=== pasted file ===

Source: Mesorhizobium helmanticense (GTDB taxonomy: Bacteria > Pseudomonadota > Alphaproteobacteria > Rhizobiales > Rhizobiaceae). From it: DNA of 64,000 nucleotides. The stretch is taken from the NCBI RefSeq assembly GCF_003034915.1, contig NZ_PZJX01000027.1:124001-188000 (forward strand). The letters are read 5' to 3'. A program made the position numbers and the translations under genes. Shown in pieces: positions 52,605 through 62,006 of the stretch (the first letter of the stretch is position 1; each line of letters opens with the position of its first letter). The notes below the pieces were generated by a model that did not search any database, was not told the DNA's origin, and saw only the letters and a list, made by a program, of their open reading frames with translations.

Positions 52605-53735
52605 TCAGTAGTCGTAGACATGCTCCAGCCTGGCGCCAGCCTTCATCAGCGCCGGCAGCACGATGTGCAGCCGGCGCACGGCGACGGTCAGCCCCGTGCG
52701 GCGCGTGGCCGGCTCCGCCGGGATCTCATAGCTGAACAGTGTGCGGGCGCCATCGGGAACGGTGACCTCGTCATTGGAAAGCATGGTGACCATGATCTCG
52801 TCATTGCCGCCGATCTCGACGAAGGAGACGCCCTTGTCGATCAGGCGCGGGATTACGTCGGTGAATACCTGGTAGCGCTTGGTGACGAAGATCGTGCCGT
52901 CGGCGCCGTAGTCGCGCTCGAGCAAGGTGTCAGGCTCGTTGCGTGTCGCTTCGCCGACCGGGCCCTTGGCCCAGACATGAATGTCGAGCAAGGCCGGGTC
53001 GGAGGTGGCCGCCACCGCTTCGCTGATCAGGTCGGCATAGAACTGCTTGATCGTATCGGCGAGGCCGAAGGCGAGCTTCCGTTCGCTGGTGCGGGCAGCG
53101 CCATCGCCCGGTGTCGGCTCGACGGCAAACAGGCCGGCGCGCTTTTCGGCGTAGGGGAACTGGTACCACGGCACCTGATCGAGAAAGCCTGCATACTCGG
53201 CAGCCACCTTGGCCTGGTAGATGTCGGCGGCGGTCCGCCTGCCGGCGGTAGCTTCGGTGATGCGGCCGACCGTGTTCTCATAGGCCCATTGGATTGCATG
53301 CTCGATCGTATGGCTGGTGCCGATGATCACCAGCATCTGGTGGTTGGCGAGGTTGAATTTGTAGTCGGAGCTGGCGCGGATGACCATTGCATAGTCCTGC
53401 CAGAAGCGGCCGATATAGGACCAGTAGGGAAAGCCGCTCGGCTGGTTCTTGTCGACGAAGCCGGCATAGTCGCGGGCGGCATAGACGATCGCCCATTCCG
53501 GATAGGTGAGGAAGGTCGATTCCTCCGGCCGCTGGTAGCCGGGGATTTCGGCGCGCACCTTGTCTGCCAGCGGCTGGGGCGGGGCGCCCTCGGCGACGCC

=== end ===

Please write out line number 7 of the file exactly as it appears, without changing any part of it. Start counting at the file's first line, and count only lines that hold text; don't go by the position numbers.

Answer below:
53001 GGAGGTGGCCGCCACCGCTTCGCTGATCAGGTCGGCATAGAACTGCTTGATCGTATCGGCGAGGCCGAAGGCGAGCTTCCGTTCGCTGGTGCGGGCAGCG